62 But they shall not know it, and you shall not declare it to them, now admonish them, but only record against each individual all the destruction which the shepherds effect each in his time and lay it all before me.”
The seventy shepherds, we read, immediately began to slay and destroy, gleefully delivering the former sheep of Yahweh’s flock into the jaws of ravenous animals. Enoch began to weep and lament on account of those sheep, for each shepherd “slew and destroyed many more than was prescribed.” But that is not to say that Yahweh did not have his detective on the case. Heaven’s commissioned officer kept careful record of every perished soul.
66 And the shepherds and their associates delivered over those sheep to all the wild beasts, to devour them, and each one of them received in his time a definite number, it was written by the other in a book how many each one of them destroyed of them.
We further read that, after the investigation came to a close, the book which contained his findings (and tallied their transgressions) was read before the Lord of the sheep, “and He took the book from his hand and read it and sealed it and laid it down (Enoch 89:69).” Yahweh has a habit of sealing books.
Early on in 1 Enoch, we learn that it is the angels Michael, Uriel, Raphael, and Gabriel who look down from heaven and witness the unprecedented bloodshed upon the earth, and all the lawless deeds stemming from men and the giants and the fallen Watchers who had begat them. After initially authorizing that the cries from the destruction of the earth below reach the very gates of heaven, they then approached the throne of Yahweh and said: “You know all things before they come to pass, and you see these things and you have permitted them, and say nothing to us about these things. What are we to do with them about these things? (Enoch 9:11)”
This is stunning insight into the life of a divine being. They were rigorous in their work. They paid attention to detail. The angels despised injustices. They were certainly aware regarding the activities of men in the earth below them, and could keep a tally on each lawless dead. Furthermore, they not only understood that Yahweh knew all things before they came to pass, they also concluded that nothing could transpire unless He permitted it. Yet they were left clueless. It appears as though, for this very reason, they were frustrated. Evil had been wrought upon the earth—and in such a manner that their former colleagues had committed themselves to the task. They had only now become aware of its extent as to open up the gates and let all of heaven in on the news. Yahweh knew this calamity would happen, but he didn’t let anyone in on it. This prompted the question on their end, “What are we to do…?”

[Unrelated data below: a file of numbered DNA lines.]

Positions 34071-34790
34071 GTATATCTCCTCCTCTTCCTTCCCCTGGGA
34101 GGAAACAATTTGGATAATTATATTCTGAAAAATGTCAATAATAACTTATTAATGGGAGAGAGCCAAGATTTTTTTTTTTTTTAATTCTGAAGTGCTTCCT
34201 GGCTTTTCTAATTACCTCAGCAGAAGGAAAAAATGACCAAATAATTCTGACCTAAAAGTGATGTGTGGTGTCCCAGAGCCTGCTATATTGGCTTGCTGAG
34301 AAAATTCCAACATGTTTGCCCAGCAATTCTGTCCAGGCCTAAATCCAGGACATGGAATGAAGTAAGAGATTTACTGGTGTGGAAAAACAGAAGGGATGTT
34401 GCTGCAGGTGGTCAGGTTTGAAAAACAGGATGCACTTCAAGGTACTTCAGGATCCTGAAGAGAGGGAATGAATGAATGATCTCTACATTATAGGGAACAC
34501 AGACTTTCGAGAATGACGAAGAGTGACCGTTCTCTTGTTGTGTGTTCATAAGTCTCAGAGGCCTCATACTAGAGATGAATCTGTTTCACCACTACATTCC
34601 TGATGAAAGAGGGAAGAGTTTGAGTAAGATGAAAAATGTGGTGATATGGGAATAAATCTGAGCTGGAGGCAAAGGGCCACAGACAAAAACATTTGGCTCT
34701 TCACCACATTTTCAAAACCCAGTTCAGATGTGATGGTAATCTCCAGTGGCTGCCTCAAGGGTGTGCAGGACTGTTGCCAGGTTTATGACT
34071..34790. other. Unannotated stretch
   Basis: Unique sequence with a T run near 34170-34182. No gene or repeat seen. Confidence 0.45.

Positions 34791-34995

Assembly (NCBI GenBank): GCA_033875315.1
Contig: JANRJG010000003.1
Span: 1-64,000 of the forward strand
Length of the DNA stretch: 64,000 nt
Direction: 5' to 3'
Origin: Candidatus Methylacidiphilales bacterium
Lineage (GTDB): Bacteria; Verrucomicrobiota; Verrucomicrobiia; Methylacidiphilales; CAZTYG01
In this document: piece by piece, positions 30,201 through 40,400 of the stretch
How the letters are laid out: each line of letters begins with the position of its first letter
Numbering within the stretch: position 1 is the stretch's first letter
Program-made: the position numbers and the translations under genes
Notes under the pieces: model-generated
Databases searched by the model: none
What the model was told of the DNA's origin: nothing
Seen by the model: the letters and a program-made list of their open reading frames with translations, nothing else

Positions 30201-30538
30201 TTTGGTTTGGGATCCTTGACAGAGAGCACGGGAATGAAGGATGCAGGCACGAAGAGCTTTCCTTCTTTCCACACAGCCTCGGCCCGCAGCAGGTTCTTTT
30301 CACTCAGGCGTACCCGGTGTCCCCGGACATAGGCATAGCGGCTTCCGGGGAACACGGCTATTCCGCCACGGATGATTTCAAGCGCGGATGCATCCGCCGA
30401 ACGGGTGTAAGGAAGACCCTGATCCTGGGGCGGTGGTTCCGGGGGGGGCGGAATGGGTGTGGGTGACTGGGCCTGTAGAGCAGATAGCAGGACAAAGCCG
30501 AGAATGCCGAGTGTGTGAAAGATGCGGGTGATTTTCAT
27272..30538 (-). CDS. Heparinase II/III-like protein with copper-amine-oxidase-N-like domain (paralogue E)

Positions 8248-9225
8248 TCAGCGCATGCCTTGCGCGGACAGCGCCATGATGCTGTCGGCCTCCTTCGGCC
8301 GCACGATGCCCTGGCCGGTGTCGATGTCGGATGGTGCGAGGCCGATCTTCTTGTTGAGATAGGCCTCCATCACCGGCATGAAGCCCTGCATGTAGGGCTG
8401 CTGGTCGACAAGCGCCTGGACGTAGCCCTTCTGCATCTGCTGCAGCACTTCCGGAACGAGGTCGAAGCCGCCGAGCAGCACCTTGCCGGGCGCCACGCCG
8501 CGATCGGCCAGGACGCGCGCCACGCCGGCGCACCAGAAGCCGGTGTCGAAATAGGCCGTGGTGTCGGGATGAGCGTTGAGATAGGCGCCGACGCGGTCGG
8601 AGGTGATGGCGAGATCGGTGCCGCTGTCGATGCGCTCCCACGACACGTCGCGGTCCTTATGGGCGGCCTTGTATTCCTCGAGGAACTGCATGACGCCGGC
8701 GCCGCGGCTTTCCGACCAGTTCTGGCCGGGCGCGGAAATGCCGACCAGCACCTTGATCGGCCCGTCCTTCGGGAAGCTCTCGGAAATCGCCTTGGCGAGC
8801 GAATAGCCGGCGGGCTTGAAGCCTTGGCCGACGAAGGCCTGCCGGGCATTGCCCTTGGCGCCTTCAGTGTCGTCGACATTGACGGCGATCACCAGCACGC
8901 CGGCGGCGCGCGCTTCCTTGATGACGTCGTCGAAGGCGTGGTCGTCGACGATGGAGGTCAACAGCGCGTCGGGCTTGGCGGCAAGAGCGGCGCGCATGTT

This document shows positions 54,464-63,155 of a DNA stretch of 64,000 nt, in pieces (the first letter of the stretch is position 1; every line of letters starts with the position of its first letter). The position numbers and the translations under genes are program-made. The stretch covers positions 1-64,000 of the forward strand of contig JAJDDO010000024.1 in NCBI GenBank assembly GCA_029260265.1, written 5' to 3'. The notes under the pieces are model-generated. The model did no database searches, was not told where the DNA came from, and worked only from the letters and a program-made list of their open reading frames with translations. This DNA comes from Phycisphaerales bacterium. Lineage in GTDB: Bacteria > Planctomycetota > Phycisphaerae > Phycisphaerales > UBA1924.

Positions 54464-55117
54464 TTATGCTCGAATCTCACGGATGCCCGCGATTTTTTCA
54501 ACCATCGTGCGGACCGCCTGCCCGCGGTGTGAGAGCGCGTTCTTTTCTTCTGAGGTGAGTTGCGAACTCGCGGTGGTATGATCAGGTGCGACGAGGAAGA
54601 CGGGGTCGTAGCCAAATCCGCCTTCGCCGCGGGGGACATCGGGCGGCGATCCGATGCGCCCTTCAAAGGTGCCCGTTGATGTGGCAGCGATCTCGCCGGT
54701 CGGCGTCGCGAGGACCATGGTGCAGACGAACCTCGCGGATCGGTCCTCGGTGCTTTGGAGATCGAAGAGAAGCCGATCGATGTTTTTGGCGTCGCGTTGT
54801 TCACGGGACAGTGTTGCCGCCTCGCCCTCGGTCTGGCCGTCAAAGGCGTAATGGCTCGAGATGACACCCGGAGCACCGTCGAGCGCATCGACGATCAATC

The seventy shepherds who received the northern ten tribes of Israel knew full well that Yahweh could not legally re-inherit what He had disinherited, once they were dispersed. He was through with them—so to speak. And so they treated them as playthings. But that is not to say that Yahweh was finished with them, or that He hadn’t thought this through. He had plans. In fact, He had big plans. Israel’s story was far from over. Then again, the Gentiles whom He had disbanded at Babel, He had a set arrangement in mind for them as well. Sshhh, it’s a secret. We are dealing with a divine program so clandestine that members of Yahweh’s council were left unaware. His prophets could only receive them as jigsaw pieces, and even when assembled—if properly assembled—they might be best read as illegible codes. Only after the fact, when the perfect works of Jesus Christ was through, could anyone make sense of them. Once revealed, it was undoubtedly the most brilliant maneuver in all of human history. But by then it would be too late.
The elohim never saw it coming.
I’ll continue the discourse in The LONG Divorce part 3.